Here's the video. Click on the button with the four arrows to make it BIG, baby:

Show me yer rig! (Google Reader edition) from communicatrix on Vimeo.

At some point, I'll figure out how to actually edit these and make them slick and purdy. Until then (and even after), I'd be most grateful for your feedback. Too long? Too short? Features I'm blipping over?



BONUS TIP: from commenter Claire, to only show the blogs with updates, click on the downward arrow tab next to "Subscriptions" and select "Show Updated." Nifty! Anyone else?

Clearing my (psychic) clutter, Day 16: iTunes clutter (video)

I've somewhat neglected the removal of digital clutter thus far in my quest, as I'm home amongst the physical stuff for now and will be removed from it for 2+ weeks while I'm on the road.

I did take some putter-y, relaxation time to declutter my music files over the past weekend, though, and as I was combing through things, sorting and deleting, it occurred to me that there might be some utility in sharing my methods for taming the electronic hydra that is my iTunes folder. This screencast runs down a bunch of tools and tricks I've gathered over the years and includes stuff like

  • using tags to create playlists
  • the kinds of playlists (and playlist groups) I've found useful and fun
  • setting up a master playlist so that you can let iTunes deejay your whole collection without having that pesky podcast, screaming guitar or Christmas song jump in and stomp on your audio buzz

Show me yer rig! (iTunes edition) from communicatrix on Vimeo.

Remember, if you click the little button in the bottom-right corner of the player, you can watch it in full-screen mode. And if you click through to Vimeo, you should be able to watch it in high-def, very helpful with all that teensy type. Also, I've enlarged the mouse pointer thingy this time, which may help with legibility.

Not strictly about decluttering, although it gets one thing off my to-do list!

Please let me know what you think in the comments!


Referral Friday: TextExpander for the Mac


If you're like me, you type the same stuff over and over again, without even knowing it.

  • Your name.
  • Your address(es).
  • Your (too many, and growing list of) phone numbers.
  • Etcetera.

I've written before of my awesome and abiding love for TextExpander, the text expansion program for the Mac. After mere hours of use, I wrote about it so glowingly that they used my quote as a testimonial (and an awesome and abiding, albeit virtual, friendship with Smile On My Mac's evangelist, Jean MacDonald, was born). Other people, Merlin Mann, from whom I learned of it (and many other Tools and Practices of Goodness), and Gina Trapani, of Lifehacker and many other flavors of worthwhile celebrity, have done a better job than I've the time or brain cells to pull off (especially since my brain feels like it's permanently expanded, and in the bad way, in this heat.)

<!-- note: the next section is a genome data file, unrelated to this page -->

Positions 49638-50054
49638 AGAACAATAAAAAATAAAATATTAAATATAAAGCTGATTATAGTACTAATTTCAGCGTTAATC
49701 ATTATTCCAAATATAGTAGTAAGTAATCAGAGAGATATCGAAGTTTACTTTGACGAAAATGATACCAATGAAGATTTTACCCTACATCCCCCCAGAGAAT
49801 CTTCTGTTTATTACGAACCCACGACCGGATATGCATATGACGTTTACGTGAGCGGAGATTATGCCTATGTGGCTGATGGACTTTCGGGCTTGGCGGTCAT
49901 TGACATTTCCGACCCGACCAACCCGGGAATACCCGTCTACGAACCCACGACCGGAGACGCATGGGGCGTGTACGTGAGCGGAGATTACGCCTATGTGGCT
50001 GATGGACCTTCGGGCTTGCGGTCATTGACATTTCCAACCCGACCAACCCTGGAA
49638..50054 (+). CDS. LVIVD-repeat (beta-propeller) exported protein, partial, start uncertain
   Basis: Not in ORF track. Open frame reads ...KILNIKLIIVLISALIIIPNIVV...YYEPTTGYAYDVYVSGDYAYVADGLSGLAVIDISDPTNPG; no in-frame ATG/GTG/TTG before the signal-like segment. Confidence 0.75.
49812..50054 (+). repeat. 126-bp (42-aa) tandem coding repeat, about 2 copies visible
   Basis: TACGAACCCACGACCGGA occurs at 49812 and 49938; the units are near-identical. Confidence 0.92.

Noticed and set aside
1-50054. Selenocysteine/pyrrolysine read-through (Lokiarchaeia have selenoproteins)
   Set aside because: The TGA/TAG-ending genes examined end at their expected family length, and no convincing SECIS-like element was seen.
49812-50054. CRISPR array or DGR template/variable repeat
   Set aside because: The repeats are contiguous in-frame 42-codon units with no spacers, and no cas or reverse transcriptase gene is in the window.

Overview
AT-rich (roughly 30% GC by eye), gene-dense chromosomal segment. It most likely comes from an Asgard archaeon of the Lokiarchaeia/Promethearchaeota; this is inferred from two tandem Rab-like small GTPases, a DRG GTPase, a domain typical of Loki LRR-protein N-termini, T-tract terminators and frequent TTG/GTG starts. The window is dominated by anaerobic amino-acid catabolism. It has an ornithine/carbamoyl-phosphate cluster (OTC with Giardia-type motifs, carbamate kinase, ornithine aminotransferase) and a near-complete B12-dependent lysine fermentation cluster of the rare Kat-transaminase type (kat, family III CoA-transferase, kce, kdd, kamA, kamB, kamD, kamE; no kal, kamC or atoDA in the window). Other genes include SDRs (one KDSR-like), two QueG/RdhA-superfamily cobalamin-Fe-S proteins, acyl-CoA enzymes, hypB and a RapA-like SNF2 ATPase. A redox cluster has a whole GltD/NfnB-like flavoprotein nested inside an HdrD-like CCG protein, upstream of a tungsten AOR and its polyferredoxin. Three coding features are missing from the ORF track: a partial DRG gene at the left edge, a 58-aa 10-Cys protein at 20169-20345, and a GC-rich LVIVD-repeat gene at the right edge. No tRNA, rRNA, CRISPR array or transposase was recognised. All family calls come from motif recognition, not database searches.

Still, I'll share what have become my favorite uses for TextExpander snippet storage:

  • Email signatures (I have many!)
  • Amazon affiliate links
  • Evergreen frequently-linked-to stuff (my newsletter signup page, my filthy motivational song, etc.)
  • Evanescent linked-to stuff (PresentationCamp, the workshop I did with Pam Slim, etc.)
  • Etcetera (biggest category, always thinking of new uses)

Bonus screencast of TextExpander in action, communicatrix-style

Regular readers have likely noted (I hope) that at the top of most posts, I use a carefully chosen photo from the Creative Commons Attribution-Only pool on Flickr to illustrate my posts. Extra-careful readers have probably also noted that there's a line tucked into the bottom of those posts that looks like this:

Image by CrazyFlickrName via Flickr, used under a Creative Commons license.

That's two links and a bunch of italicized text every time. Or, it's three keystrokes, f-f-l (without the dashes), that invokes all this data:

<em><a href="%|">Image by  via Flickr</a>, used under <a href="">a Creative Commons license</a></em>.

The super-magical part, as Merlin explains in his post, is that there are some nifty shortcuts built into TextExpander itself, like the "%|", which is a command for the cursor to travel back from the period at the end of whatever your long text thread is to the place where the "%|" resides.

Here's a little screencast I put together to show you how it works:

In case the video doesn't play, you can click here to watch it. Also, you might want to embiggen it via the button with the four arrows in the lower right-hand corner, since it's all about the minute details. Still working on the encoding and such, but this is at least legible.

Let me know what you think of the video, okay? And TextExpander, if you buy it!


UPDATE (5/27/10): If you have to suffer through a second computer running on the Windows platform, check out Breevy, by Patrick McCann: it also invokes text via self-designated shortcuts, and you can import your TextExpander snippets directly or via Dropbox. And let me know how you like it, okay?

*For any of you especially hawkeyed viewers, that long-ass link is not an affiliate link, but it is the one they sent me in the email this week. As someone who obsesses over my own stats, I can totally appreciate this desire to know from whence come the links. But no, not making an effing dime off of it.

**Ditto on this long-ass link. Also, it takes you straight to the iTunes store, don't freak out! Just breathe!